As President Maduro explained, U.S. imperialism is to blame for cyber attacks from Houston against the main center [of the electrical grid], as well as explosions at substations and high-tech attacks using electromagnetic waves. The U.S. is to blame in other ways. For years they have intentionally denied equipment and parts needed to upgrade systems.

Even Forbes magazine published a report on March 9 that detailed exactly how the U.S. could carry out such an attack. The author discusses the concept of a “cyber first strike,” in which “governments would increasingly turn to cyberwarfare either on its own or as part of hybrid warfare to weaken an adversary prior to conventional invasion or to forcibly and deniably effect a transition in a foreign government.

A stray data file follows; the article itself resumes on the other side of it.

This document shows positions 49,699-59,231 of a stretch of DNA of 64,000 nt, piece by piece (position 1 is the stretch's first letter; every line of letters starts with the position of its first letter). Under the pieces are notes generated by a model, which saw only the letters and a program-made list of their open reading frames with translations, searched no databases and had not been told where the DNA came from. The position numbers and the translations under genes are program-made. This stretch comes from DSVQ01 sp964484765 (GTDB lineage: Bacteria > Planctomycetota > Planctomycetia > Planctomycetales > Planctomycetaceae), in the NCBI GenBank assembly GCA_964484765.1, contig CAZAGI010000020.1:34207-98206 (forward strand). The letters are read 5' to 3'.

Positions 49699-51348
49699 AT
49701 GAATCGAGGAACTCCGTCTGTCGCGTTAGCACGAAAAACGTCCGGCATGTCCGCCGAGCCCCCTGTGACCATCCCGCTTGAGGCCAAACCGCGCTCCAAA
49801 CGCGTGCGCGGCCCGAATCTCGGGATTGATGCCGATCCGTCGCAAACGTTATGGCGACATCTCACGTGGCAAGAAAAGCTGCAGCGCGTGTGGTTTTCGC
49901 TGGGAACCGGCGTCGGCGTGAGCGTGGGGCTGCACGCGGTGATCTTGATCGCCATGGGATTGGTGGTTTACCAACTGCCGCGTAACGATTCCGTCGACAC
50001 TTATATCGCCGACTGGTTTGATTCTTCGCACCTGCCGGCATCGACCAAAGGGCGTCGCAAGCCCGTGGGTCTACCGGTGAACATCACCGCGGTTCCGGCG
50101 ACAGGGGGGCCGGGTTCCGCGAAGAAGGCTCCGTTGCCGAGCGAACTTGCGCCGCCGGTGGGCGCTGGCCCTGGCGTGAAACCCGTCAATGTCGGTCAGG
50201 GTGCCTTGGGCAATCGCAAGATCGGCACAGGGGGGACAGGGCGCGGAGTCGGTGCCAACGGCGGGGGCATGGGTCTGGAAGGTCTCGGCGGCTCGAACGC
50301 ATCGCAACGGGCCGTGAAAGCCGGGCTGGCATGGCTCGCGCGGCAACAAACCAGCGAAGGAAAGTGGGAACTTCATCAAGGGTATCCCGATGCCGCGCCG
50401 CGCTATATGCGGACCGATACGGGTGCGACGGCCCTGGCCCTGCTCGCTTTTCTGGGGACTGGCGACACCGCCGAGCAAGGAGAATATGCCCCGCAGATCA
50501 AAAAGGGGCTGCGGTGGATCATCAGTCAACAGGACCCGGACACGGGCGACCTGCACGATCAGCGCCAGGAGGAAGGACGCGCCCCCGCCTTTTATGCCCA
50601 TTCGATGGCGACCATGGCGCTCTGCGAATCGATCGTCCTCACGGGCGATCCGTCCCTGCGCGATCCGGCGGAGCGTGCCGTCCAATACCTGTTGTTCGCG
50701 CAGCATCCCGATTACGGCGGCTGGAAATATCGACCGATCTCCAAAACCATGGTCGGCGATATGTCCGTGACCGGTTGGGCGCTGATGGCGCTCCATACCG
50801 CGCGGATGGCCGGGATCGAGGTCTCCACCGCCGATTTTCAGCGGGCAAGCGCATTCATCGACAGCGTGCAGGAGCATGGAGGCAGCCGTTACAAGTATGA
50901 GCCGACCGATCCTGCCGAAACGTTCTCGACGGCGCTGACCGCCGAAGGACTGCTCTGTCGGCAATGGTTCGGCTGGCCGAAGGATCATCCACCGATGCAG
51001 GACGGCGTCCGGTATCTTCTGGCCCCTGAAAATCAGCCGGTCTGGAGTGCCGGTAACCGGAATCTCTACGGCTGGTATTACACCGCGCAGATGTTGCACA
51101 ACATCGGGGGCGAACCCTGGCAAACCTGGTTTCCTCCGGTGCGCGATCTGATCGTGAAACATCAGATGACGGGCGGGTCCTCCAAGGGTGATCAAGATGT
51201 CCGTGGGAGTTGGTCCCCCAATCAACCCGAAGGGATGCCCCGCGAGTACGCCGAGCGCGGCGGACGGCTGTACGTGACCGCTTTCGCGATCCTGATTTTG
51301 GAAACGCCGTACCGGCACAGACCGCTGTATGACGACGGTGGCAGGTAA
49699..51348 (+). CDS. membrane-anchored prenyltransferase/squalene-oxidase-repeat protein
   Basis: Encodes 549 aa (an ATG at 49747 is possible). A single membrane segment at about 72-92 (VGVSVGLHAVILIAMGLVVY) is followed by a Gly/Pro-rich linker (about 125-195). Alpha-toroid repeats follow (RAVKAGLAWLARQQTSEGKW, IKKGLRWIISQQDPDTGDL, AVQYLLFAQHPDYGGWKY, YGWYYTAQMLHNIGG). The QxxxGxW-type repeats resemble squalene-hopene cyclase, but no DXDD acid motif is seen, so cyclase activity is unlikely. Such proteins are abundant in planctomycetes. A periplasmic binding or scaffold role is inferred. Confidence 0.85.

“In the case of Venezuela,” the article continues, “the idea of a government like the United States remotely interfering with its power grid is actually quite realistic. … It is likely that the U.S. already maintains a deep presence within the country’s national infrastructure grid, making it relatively straightforward to interfere with grid operations. … Widespread power and connectivity outages like the one Venezuela experienced last week are also straight from the modern cyber playbook.”

Sanctions, coups and covert actions

The Bolivarian Revolution is finding creative solutions to how to survive U.S. sanctions that have strangled every part of the economy, led to 3,000 percent hyperinflation, and created financial chaos and shortages of essential goods. It has done so while contending with assassinations, provocations and then an outright coup attempt.